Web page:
Grow

Probiotics 101

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ABOUT
PROBIOTIC
FARMING

Probiotic Farming is a process of using good microbes for growing crops and regenerate soils instead of using synthetic chemicals that will kill insects, damage soil and the surrounding environment, and damage water supplies. The goal of the probiotic farmer is not only to not pollute, but to also remediate the growing area …even the surrounding area…and leave it in a better condition than when the grower originally found it. The process of using organisms to clean up the environment is known as “bioremediation”. It is not a term normally used in farming. Strangely, the two fields are normally not used in conjunction and often the farmer is targeted as a polluter and the environmental engineer as the one who saves the planet. Using probiotic methods the farmer can completely avoid the polluting aspect and, because they are using high amounts of probiotics, their practices will actually clean anything the areas they are growing in. Additionally, the liquids from their farming practices (runoff) will carry the probiotics in them and become a beneficial runoff…cleaning the environment. With probiotic farming the farmer is the one who saves the planet.

The origins of Effective Microorganisms® go back to the 1960’s when Dr. Teruo Higa, then a researcher in the agrochemical industry, had started feeling sick from exposure to chemicals he was making for farms. Dr. Higa grew up on a farm and growing crops was a passion of his. He did not like seeing farmers becoming more and more dependent on these chemicals and wanted to look into a natural alternative. At this time many people were looking at microbes in environmental applications as well as in crops. He started working on formulas of microbes, combing various strains and repeating applications. He eventually came up with a formula that contained 5 different genus of microbes (over 50 strains). Due to how it worked, he called it “Effective Microorganisms” and started making it available for sale in 1982. EM•1® has been on the market now for 34 years.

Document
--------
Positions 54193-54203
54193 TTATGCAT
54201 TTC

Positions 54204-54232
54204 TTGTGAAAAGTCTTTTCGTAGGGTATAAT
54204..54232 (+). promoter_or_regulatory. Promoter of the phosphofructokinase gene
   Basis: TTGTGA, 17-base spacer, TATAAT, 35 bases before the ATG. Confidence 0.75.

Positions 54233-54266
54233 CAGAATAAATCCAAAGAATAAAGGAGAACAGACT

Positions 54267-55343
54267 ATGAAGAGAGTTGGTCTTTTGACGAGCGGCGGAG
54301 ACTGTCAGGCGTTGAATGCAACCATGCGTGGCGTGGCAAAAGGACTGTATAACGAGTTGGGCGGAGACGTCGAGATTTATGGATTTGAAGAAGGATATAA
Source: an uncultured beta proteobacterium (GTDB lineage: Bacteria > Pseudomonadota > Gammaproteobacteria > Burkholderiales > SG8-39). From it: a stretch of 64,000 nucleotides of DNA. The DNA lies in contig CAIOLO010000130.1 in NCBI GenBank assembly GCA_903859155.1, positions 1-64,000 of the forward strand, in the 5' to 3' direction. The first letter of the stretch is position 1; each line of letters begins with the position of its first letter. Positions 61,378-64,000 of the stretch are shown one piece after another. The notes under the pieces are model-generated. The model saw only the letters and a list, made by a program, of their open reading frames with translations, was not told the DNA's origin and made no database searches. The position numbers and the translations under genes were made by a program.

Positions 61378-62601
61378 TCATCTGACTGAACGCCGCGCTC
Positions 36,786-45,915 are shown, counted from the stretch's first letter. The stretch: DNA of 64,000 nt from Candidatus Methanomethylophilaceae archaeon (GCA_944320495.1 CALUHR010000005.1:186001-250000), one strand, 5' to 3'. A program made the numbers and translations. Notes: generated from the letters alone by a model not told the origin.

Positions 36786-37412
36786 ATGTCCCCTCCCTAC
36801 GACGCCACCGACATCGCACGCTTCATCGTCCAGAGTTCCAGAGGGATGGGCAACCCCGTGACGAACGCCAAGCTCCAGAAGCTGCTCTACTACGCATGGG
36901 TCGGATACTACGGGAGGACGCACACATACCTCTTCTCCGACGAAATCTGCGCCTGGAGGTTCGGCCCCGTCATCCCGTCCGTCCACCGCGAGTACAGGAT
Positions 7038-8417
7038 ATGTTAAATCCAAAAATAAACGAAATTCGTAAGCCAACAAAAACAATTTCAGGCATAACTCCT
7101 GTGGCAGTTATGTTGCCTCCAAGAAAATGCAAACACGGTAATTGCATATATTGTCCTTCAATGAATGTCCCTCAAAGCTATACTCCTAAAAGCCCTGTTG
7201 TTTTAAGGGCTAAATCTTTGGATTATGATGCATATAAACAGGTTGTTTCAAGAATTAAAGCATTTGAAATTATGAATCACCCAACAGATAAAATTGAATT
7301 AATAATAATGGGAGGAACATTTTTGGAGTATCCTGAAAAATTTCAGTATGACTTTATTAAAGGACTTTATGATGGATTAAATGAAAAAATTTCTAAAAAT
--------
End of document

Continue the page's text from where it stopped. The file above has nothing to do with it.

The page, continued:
Because EM•1® helps plants grow, builds soils, and breaks down several chemicals, it fits perfectly in with the concept of Probiotic Farming. There have also been several studies over the years, including a 10-year study on mycohrrizae, that demonstrate how using EM•1® can increase the efficiency of nutrient usage and increases the growth of other beneficial microbes. Some of these studies also include remediation of soils and water (rivers, lakes, even parts of the ocean). All aspects of applications result in beneficial effects downstream from where the EM•1® is applied. EM•1® is the “probiotic” in Probiotic Farming.[/boxright]This article appears in the April/May 2016 issue of SKUNK Magazine.

JACK HERER AND EDDY LEPP put me on the path I am today. It was Jack’s idea to begin using probiotic methods. He was writing a mushroom book at the time. Jack had learned the benefits of probiotics in gardening and decided to hire someone to teach me how to make EM® bokashi. (Bokashi is a Japanese term meaning “fermented organic matter” see the TeraGanix website for details about Bokashi.

Effective Mircoorganisms® is a liquid mixture of 30+ species of microorganisms, namely Lactic Acid Bacteria, Yeast, and Photosynthetic Bacteria. It is a super probiotic developed by Dr. Teruo Higa, a professor of horticulture from Okinawa, Japan back in the 1960’s. It was originally developed to help ween farmers’ crops off their chemical dependence and revive worn out soils. It is now in use on 6 continents and the uses are far-reaching into animal health, human health, and for cleaning soil, water, and other wastes…including radioactive wastes such as projects in Belarus and Fukushima. Bokashi, an ancient method of fermenting crop residue was combine with EM® some time in the 1980’s, creating what is known as EM® Bokashi. Traditionally the basic recipe is made with rice or wheat bran, molasses, EM•1® Microbial Inoculant and water. The materials are mixed, fermented for several weeks, then dried. The bokashi is used to amend soils, adding nutrients, microbes, and carbon all in one shot.

“It will clean up the land,” Jack said, “along with a host of other benefits.”

Eddy had hired Simran Rafael from Sonoma to teach me how to make bokashi using Effective Microorganisms®, or EM•1®, at the Healing Fields, one of the largest medicinal grow sights in Lake County, California. This was the ministry’s 3rd grow at The Healing Fields and we were all interested in preserving the land. I turned the cold frame greenhouse into a bokashi drying area and made bokashi for the entire project. The concept of “Probiotic Farming” was born in the Emerald Triangle at Area 101, the concept created a paradigm shift in all gardens all across The Emerald Triangle.